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Anna    A salute to the best
Every family usually has at least one, if not, it’s then almost likely to know more than one. In their multi-coloured scrubs (or lab gowns) and friendly smiles on their faces, Filipino health care workers probably outnumber any other ethnicity in our health care system.

Health care workers 
Whether they were the newcomers or the old-timers, you can see them at every health care facility. They are usually in groups enjoying their lunch breaks, sharing baon and the latest stories of their lives, or by themselves travelling down hallways and giving out that familiar Pinoy nod of acknowledgement. Whichever way I encounter them, it gives me that feeling of warmth and belongingness, that feeling that I can call them tita or tito, even if they are complete strangers.

I may have a bias here. I am a nursing student, and I come into contact with our kababayans who work at the city’s hospitals as part of my clinical rotation. I have also encountered many health care workers in the community setting – home care personnel to be exact – as some close friends and classmates are employed as in the that field.

However, even before I decided to study nursing, I had always had respect for our kababayans in the health care field. As I was growing up in the Philippines, I saw Filipino nurses and health care workers portrayed as the epitome of not only providers of excellent care to foreign patients, but as breadwinners; working hard to support their families even from miles and miles away. Back then I thought it was just a preconceived notion due to the fact that most who leave the Philippines to work abroad were health care workers. However, now that I am in Winnipeg, I see the depth of what these kababayans among us really stand for.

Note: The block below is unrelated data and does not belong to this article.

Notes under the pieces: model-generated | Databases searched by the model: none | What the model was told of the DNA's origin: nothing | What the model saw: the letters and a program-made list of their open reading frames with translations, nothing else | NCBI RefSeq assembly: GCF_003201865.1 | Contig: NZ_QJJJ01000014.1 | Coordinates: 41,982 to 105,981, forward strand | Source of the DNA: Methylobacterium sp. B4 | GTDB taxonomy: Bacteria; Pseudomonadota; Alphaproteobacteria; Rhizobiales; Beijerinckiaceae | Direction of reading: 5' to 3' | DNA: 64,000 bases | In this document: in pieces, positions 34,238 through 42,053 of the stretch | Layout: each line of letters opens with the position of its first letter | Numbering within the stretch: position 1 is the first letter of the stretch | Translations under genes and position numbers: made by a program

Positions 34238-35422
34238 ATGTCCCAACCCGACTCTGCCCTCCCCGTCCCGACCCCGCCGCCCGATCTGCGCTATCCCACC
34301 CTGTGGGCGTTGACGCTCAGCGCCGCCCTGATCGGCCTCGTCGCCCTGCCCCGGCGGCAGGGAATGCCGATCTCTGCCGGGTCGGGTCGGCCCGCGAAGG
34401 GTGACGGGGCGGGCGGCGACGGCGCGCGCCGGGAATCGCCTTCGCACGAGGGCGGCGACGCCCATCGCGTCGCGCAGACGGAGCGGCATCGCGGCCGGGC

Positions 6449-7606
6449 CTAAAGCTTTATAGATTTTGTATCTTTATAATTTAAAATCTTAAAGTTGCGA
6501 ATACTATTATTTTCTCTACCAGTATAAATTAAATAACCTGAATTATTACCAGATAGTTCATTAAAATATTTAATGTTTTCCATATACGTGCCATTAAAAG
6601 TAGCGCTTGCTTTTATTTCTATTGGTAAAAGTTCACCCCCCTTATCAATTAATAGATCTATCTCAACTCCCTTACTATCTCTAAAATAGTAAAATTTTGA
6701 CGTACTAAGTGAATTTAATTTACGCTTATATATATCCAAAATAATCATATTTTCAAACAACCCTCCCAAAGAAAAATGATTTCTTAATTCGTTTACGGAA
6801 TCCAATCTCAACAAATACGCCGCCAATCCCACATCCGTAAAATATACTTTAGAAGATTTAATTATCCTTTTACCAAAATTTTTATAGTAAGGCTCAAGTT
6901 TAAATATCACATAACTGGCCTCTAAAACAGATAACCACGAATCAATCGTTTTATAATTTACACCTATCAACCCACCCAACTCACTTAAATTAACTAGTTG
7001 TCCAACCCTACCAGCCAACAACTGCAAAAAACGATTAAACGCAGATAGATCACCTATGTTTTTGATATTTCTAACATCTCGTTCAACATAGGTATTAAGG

Filipino health care workers (health care aides, support staff, unit assistants), professionals (nurses, OTs, PTs, doctors) and students (rehabilitation studies, medicine and nursing) have been integral in bringing quality health service to the people of Winnipeg, regardless of race, gender, age, or social status. I can say that there is rarely a hospital unit or personal care home without a Filipino staff member. We have everyone from the novice trainees and young practicum students to the expert and more senior managers and department heads, as proof that we have come a long way in establishing our reputation in our ability to cure and care.

During conversations with a few non-Filipino nurses, I casually asked what they think about our dominance in the health care field. The replies revolve around the same themes: reliability, industriousness, honesty, and warmth. Pinoys are very cautious about attendance, and are willing to work those long, awkward hours, whether scheduled or on-call. Our kasipagan, they say, is outstanding – going above and beyond our call of duty numerous times, especially with the hallway medicine that our province has. Finally, Filipinos seem to have that extra “TLC” that patients and clients feel when they are under their care. We treat patients as if they are members of our family, and do so with sincerity and honesty.

The Filipinos’ contribution to the health care field is something that I am very proud of not only as a nursing student but as a part of the general public. I have even greater pride when I see younger Filipinos – my generation – continue the legacy that our elders started as we give not only the best care but a fresh perspective on the health system. But the best of all is seeing both generations work together and see the “turnover” of this greatness for which we are known.

To all my fellow kababayans in the health care field – both the young and the experienced – I salute you.

Anna Lacanilao was a nursing student at the University of Manitoba when this article was published. She is now a Registered Nurse working at the Health Sciences Centre in Winnipeg.

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